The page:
However when the allies really started going on the offensive the Oscar probably was the main encountered type.
The Oscar had a butterfly flap that gave it phenomenal maneuverability, and like to Zero all under 300 mph. After that it's advantage was lost. The Zero/ Oscar identification mix up was identified and corrected by the summer of 42' but through out the war Japanese aircraft were always confused which each other because their silhouette was so similar.
very true, and the advantages and disadvantages and strategies were the same against the Ocar and the Zero
was the Ki-61 encountered often?
I always hear a few people mention the Italian fighters. What data or sources are relied on that indicate that these planes were such tight performers?
For the aircrafts effectively tested by the RA, the figures usually comes from the RA official acceptance papers.
Since the aircrafts tested by the RA usually were made to fit the charateristics given by the RA in an official concourse, the results can be considered accurate. The aircrafts presented by the different firms were tested toghether, in combat conditions (full load), with the RA test pilots and the test pilots of the firms that alternate themselves over the different machines. Even mock-up fights were done.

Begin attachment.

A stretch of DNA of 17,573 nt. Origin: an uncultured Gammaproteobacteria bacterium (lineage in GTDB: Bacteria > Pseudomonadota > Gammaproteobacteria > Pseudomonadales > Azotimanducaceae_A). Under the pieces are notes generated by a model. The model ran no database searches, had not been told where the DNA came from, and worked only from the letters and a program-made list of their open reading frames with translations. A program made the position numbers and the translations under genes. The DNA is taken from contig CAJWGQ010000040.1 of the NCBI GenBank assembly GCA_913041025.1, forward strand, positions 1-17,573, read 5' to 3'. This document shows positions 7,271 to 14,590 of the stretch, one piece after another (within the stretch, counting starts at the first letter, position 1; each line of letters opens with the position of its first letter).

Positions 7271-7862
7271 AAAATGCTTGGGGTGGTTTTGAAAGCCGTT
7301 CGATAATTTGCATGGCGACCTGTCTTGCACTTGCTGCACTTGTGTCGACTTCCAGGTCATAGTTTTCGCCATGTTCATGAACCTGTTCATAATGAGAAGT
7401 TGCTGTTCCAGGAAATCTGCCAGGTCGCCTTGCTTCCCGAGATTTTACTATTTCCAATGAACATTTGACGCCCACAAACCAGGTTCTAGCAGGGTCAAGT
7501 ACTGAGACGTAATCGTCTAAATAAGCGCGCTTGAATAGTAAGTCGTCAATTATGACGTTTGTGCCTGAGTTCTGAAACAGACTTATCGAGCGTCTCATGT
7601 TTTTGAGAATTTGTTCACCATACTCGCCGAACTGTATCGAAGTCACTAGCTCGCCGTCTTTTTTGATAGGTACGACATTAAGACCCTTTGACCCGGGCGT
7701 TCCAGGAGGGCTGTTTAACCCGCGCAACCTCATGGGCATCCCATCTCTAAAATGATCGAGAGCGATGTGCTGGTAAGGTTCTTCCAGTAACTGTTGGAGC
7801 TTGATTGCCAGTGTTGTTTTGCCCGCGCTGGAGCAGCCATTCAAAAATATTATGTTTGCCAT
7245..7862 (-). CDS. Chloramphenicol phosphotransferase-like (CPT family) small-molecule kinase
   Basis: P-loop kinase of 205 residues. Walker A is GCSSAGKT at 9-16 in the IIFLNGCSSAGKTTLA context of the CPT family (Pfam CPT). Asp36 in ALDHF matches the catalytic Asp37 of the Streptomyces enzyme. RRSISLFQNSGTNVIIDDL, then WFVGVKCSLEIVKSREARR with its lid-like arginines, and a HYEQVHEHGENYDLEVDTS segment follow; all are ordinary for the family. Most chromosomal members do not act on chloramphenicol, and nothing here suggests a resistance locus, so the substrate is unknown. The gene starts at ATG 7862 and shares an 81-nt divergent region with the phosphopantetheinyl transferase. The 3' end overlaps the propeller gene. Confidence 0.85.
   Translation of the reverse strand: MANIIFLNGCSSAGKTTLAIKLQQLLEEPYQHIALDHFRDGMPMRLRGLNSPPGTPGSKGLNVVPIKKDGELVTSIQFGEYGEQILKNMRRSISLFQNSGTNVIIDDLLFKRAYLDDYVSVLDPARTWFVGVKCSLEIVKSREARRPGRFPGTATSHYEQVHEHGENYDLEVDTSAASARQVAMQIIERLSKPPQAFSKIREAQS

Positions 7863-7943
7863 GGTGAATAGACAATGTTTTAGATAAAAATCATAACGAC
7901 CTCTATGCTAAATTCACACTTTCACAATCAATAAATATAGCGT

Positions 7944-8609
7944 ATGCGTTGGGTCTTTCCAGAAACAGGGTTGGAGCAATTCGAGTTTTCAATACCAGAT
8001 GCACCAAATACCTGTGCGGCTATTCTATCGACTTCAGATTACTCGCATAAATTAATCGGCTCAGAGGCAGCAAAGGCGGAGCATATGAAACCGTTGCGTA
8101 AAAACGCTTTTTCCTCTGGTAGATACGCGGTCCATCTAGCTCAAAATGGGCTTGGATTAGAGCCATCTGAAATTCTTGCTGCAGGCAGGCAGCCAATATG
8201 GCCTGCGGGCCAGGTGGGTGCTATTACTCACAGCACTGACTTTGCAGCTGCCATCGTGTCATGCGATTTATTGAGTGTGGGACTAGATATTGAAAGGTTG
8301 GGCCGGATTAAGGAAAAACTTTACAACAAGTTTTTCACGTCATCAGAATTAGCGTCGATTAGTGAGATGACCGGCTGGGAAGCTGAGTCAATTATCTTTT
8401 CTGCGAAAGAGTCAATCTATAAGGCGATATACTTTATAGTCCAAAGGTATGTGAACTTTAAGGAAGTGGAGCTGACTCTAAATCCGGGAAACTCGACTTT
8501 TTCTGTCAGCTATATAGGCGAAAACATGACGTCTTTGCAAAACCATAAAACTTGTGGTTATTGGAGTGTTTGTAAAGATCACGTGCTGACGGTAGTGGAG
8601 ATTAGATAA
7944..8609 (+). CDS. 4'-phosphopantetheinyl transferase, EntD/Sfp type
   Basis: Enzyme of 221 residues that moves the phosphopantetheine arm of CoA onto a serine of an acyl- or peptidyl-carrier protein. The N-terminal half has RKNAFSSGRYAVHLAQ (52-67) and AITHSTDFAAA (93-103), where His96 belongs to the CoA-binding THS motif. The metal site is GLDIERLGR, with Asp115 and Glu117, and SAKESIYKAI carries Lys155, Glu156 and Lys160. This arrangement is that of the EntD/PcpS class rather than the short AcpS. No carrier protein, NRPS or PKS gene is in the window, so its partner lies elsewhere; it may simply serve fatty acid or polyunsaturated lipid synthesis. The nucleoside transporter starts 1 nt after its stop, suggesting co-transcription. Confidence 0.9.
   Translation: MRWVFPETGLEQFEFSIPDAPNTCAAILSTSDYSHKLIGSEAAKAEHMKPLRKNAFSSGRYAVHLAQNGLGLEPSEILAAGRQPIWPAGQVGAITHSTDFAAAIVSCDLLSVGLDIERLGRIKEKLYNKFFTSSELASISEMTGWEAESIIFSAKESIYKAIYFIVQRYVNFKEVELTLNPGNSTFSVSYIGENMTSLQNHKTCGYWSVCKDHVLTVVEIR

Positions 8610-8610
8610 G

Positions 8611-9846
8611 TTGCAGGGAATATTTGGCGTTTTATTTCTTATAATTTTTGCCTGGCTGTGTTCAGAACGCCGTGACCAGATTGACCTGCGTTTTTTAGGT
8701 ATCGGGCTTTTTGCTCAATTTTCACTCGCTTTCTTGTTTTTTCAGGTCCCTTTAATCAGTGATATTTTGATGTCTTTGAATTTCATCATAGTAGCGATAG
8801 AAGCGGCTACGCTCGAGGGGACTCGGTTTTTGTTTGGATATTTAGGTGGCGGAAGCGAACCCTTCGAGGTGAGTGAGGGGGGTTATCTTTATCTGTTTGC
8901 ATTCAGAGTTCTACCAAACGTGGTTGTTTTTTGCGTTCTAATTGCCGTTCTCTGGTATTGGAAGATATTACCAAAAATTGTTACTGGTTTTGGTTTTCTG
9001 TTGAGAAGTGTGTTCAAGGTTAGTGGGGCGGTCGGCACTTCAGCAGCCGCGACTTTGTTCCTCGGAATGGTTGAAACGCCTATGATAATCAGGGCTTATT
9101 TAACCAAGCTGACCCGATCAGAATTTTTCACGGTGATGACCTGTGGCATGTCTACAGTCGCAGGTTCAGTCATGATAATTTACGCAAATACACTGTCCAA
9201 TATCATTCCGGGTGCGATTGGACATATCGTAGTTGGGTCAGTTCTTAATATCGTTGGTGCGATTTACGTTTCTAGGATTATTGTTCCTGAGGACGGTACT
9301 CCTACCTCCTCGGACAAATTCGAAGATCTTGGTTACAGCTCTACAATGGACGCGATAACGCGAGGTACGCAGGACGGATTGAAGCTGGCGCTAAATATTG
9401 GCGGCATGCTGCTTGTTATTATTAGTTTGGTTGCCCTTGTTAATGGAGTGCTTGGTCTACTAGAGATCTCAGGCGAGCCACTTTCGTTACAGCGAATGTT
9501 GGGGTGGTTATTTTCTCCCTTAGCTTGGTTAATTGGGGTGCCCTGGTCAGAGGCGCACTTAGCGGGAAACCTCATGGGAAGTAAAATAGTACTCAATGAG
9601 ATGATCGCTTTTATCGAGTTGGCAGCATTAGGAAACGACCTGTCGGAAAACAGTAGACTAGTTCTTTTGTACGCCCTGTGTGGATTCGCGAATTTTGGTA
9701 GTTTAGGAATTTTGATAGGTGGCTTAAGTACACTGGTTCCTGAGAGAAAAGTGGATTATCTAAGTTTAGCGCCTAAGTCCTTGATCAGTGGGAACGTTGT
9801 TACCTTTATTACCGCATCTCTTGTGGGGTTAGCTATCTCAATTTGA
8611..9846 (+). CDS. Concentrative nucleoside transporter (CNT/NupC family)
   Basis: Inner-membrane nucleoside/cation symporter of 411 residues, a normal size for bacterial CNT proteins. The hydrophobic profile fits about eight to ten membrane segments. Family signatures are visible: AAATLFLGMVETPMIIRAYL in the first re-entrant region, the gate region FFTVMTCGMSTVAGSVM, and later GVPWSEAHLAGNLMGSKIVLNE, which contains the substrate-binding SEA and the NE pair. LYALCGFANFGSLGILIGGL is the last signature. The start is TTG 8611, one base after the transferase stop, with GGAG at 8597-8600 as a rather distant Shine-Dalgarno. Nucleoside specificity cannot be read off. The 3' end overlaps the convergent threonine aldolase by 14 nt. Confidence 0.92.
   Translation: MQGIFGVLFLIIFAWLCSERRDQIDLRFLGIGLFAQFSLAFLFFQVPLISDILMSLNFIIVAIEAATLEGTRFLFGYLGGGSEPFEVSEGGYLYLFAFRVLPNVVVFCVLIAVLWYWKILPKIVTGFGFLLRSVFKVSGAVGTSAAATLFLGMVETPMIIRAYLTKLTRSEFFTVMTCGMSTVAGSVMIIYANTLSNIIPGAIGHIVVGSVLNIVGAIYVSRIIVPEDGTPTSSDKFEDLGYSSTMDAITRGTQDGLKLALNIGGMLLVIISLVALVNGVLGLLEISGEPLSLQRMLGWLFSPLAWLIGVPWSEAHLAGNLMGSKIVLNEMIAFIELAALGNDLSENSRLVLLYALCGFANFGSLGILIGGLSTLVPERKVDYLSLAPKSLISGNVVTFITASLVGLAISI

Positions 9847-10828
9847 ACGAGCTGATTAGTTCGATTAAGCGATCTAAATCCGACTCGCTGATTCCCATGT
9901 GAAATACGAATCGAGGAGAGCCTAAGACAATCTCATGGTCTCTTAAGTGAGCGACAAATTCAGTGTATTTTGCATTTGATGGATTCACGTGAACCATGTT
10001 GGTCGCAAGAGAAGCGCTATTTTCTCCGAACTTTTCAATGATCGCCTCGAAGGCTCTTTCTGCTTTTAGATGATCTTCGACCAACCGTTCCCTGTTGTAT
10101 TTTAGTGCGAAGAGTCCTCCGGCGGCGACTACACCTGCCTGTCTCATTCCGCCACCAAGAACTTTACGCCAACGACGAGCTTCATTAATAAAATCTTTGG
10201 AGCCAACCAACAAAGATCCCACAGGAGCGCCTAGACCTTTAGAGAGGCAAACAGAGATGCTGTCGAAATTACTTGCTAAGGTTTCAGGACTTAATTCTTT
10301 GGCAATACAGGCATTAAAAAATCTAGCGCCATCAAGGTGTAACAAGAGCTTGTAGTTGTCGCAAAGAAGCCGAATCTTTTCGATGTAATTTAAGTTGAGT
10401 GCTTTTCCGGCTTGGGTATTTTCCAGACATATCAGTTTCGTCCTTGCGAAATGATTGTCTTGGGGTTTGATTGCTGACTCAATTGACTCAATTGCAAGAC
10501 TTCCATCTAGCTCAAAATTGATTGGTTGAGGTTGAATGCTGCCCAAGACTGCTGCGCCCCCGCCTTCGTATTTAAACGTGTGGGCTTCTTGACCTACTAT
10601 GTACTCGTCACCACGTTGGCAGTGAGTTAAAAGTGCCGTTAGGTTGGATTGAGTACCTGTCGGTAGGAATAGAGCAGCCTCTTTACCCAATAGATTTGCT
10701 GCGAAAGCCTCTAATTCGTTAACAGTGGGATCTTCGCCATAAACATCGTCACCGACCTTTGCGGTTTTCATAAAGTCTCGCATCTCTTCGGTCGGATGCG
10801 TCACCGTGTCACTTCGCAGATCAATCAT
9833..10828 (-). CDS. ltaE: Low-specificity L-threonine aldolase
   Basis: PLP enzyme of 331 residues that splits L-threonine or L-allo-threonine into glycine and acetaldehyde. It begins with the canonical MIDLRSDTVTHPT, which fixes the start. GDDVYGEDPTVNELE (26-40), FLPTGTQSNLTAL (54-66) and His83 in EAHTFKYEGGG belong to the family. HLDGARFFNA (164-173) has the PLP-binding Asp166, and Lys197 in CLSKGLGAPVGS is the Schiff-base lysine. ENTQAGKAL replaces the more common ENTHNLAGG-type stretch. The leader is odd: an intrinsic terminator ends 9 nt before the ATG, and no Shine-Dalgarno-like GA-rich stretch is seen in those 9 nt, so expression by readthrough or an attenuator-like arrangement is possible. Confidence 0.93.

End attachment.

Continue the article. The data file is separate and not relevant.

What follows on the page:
For example, the figures I reported for the C.202 come from the official test of RA for the VI-VIII series (that with the two adjuntive 7.7mm wing mounted machineguns)
Unfortunately, the main part of the documents stored at Guidonia was destroyed after the armistice, so, for some of the less comons aircrafts,the figures come from copies made for different reasons. For example the figures for the SAI 207 come from an internal document of the SAI in which the results of the RA tests were taken as base to calculate the projected prestations of the SAI 503.
For this, for some of the aircrafts, the figures are not complete.
For the aircrafts never tested by the RA, as SAI SS4, or Piaggio P.119, the figures are those of the constructor, and are clearly less reliable.

For the users of Google Earth: the test airport of Guidonia still exist, it's at 41°59'30"N 12°44'10"E
Dogwalker - How did the best Italian birds turn compared with the best Japanese fighters in turn.
I think it's an impossible comparison, since none flew both.
The C.202 is an european fighter. Heavy (for it's dimension), heavily armoured and fast (for 1941-42). The pilots that entusiastically stated about his handling, compared it with the aircrafts they known, and often they talk specifically of the handling at high speed. I dont't think it can match the japanese (with the exception, obviously, of the Ki-61) in slow turn.
Probably the earlier Italians, as the C.200 or, better, the Re 2000, are comparable to the japanese, since they were projected with a similar type of aerial fight in mind.
loomaluftwaffe said:
very true, and the advantages and disadvantages and strategies were the same against the Ocar and the Zero
was the Ki-61 encountered often?
80th FG guys encountered them all the time...